Tuesday, December 7, 2010

55% of Nannies and Au Pairs Spend Under $30 for Holiday Gifts for their Employers

Gifts Should Convey the Right Message, Not a Price Tag

This week we are sharing the results of the Be the Best Nanny Newsletter holiday gift-giving survey for nannies and au pairs.

When giving a gift to your employers (the parents) you want to appear generous, but not as a gift show-off. At the same time, cheap gifts send the message that you are only offering a gift because you felt that you had to.

Before selecting a gift, ask yourself what message does the gift (and the reason for giving the gift) convey about you? The right gift should show that you cared enough to give an appropriate and thoughtful gift out of appreciation and respect.

It is appropriate for nannies and au pairs to share handmade gifts with their employers' because they work very closely with them and their children. When giving handmade gifts to the parents try to consider the parents' interest -- not yours. Handmade gifts should either appeal to the personal tastes or interests of your boss, or have some practical use.

Knitted scarves, hats, blankets are welcome keepsakes. Scrapbooks made with photos you have taken of the children over the year and memory books about the children are always treasured gifts. But, if you have a passion for making sock monkeys, you might think about purchasing a gift rather than making them something they might not use, need, or treasure. Stop by on Thursday and Friday for holiday gift giving ideas from nannies and au pairs.

When choosing a gift for your employers' this holiday season remember the main goal of giving them a holiday gift is to show your appreciation and respect. That doesn't always require much money.

Here are the results of the Be the Best Nanny Newsletter holiday gift-giving survey about how much nannies and au pairs spend on a gift for the parents?

If you purchase a gift for the parents how much do you spend?
55% Under $30 per gift.
10% No more than $50 per gift.
5% No more than $75 per gift.
5% I have no budget, I just buy what I think they will love.
2% Other which included responses such as: I try to buy one gift for both parents. I spend much less than $30 per gift.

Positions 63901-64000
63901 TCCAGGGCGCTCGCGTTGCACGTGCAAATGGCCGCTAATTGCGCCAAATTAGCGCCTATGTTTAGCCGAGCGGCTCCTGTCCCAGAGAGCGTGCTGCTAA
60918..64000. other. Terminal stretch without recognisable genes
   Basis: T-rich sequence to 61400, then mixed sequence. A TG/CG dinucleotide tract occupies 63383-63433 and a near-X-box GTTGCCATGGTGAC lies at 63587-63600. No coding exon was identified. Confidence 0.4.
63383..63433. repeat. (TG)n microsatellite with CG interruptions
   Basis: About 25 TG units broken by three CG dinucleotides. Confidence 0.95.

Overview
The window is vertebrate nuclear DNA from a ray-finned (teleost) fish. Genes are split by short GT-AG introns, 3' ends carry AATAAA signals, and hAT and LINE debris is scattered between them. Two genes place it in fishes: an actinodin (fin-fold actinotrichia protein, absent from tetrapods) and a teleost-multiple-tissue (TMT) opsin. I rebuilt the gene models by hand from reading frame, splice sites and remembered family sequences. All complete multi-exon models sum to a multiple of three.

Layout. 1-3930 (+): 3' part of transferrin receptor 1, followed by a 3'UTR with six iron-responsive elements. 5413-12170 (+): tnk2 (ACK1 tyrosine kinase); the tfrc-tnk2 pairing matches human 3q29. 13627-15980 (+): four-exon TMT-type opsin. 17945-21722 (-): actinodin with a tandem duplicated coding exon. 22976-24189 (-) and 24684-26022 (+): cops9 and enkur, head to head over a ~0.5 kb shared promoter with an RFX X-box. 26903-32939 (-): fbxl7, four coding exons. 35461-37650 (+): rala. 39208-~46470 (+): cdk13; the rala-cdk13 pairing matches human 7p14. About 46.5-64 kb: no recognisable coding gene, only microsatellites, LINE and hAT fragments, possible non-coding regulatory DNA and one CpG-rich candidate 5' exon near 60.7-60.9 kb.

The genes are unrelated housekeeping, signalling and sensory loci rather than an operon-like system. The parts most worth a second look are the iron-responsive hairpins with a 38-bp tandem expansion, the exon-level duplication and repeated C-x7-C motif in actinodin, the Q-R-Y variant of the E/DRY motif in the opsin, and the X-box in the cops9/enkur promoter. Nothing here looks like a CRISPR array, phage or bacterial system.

Stop by tomorrow for more results from our Holiday Gift-Giving Guide.


Reyna H said...

I can honestly admit that I have given very expensive gifts to the parents, not out of competition but probably out of guilt. They do so much for me and are so generous I try to be equal.

Really good to hear from this survey that it's not necessary for me to spend so much. I just felt like I want to share how much I thank them. But you're right, a price tag doesn't prove that, sentimental gifts do.

Although, in New York I think we must spend more than $30 since that won't buy much more than a pack of gum here!

Reyna H

Diane said...

I kind of agree with Reyna, under $30 doesn't buy much. This year I'm giving them a $50 gift certificate to their favorite restaurant and free babysitting that evening. They will still owe more money for the bill that night. $50 won't even cover the meal for both of them, but it's the thought that counts.

I suppose it depends where you live too. The cost of gifts are different. Also different nannies make different salaries.

Anonymous said...


Michelle said...

Anonymous: I think the article with the poll explains pretty much what I would do in your situation. I think a small token of appreciation would be great. If all you can think to do is give a card than that's fine. But a small, thoughtful gift means a lot more. Try to think of what they would like from you. Make a baked goodie, free babysitting for an evening, movie tix, that sort of thing.

Patti said...

Every time the child says something cute write it down in a tiny notepad. Bring your camera with you everywhere with you and the child. Then make a scrapbook each year for the family. Best present they could ever get.

Tobago Nanny said...

I really struggle with this each year. Good to know most of the nannies that took this poll don't overspend. I won't feel so guilty in the future.